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Neural Press - an incisive approach to publishing that cuts through  the  complexity  of  impactfulness
Volume 2 Issue 2 ( August 2023)
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The act of understanding uncertainty is consciousness

Roman R.  Poznanski, Jan Holmgren, Lleuvelyn A. Cacha, Eda Alemdar and Erkki J. Brändas 

We define precognitive affect, composed of information holding dispositional states, as noncontextual, rudimentary building blocks of subjective intentionality. We take on a psychodynamic approach to intentional agency. Intentions unfold into actions in animate thermodynamics reducing subjective uncertainty by negentropic action. They are intentions in action carrying meaning in species having complex protein interactions with various regulated gene sets. In particular, the unfolding of intentionality in terms of biological purpose introduced by subjective functioning allows for a satisfactory account of subjective intentionality. The underlying experience of acting paves the way for understanding meaning of precognitive affect from subjective functioning. Therefore, the brain’s subjective intentionality as the underlying experience of acting is embedded in a negentropic “consciousness code” of “hidden” thermodynamic energy. It is the negentropically-derived quantum potential energy in the unified functioning of brain consciousness at the macroscopic scale. While at the mesoscopic scale, Schrödinger processes create boundary conditions for negentropic action to inform the intentional agency.


The Superfluid Vacuum and the neural nature of the Universe

Sabato Scala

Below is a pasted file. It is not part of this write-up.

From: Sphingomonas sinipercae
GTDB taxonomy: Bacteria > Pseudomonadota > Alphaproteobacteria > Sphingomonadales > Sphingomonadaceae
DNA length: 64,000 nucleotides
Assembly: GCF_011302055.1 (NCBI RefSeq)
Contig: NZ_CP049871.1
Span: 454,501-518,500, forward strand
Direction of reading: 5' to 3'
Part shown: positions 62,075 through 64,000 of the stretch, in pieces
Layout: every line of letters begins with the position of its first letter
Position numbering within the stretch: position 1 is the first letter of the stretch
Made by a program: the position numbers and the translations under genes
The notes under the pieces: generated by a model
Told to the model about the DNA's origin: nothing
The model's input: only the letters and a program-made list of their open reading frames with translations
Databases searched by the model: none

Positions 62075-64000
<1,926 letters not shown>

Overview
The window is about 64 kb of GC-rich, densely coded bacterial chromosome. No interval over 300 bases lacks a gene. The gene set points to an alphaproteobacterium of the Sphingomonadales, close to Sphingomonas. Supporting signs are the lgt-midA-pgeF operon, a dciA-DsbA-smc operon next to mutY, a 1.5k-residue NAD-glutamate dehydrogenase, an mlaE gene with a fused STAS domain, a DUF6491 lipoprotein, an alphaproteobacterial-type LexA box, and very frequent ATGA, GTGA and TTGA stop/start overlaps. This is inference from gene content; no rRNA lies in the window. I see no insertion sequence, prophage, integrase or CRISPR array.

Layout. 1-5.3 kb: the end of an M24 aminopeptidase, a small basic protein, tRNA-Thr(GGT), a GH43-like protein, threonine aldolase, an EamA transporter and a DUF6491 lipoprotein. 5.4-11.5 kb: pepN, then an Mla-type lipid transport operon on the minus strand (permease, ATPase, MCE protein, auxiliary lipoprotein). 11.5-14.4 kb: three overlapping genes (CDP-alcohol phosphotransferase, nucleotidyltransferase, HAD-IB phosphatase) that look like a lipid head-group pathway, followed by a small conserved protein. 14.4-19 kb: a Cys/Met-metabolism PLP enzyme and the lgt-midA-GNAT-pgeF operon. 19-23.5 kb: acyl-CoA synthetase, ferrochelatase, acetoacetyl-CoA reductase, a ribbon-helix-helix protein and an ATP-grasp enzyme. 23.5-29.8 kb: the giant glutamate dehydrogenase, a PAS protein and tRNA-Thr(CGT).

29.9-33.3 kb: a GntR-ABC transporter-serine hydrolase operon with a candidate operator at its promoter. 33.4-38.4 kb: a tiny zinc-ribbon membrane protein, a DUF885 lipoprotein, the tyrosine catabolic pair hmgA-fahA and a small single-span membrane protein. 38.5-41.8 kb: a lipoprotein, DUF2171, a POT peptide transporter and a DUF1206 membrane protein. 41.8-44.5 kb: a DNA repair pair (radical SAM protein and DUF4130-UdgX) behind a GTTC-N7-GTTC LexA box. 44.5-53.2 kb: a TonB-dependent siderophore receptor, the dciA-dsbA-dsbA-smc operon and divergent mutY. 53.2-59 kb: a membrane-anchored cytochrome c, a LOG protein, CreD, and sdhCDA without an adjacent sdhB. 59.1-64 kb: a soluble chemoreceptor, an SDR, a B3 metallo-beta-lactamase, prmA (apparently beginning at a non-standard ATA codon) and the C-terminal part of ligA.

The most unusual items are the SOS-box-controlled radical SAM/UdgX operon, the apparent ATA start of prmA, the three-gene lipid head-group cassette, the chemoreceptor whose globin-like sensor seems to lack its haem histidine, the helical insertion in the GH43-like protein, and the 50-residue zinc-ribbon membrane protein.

Recent experiments seem to confirm the Bohmian interpretation of quantum mechanics by supporting the hypothesis of the existence of what Bohm called "pilot waves”, but numerous clues coming from the world of scientific research, suggest the existence of what Prigogine identified as the "world behind the scenes" that seems to underlie quantum phenomena; in particular, life related phenomena have anti-entropic behaviors opposite to those typical of classical thermodynamics, showing increases in the degree of order coexisting with the absorption of energy from the environment. If we limited ourselves to the physics of the macroscopic world, except not wanting to admit the existence of "delayed potentials" or "feedbacks" that travel in the opposite direction to that of propagation of the phenomenon, or even through an inversion of the "cause- effect" and of time, as proposed by the "syntropic”mechanism theorized by Luigi Fantappié,  it is necessary to look elsewhere for the origin of these behaviors. In this article, starting from recent studies on the superfluid nature of vacuum , taking into account the possibility of a description of polar superfluids through an Ising model, or through a Spin Glass model,  and the relative connection of these mathematical models with Hopfield's neural networks, the possibility is suggested that quantum phenomena are connected to an emergent behavior of the void that can be explained through its intrinsic dynamic behavior that can be described with neural mathematical models. In other words, a neural nature of the superfluid vacuum is proposed, and the consequences of this hypothesis are examined.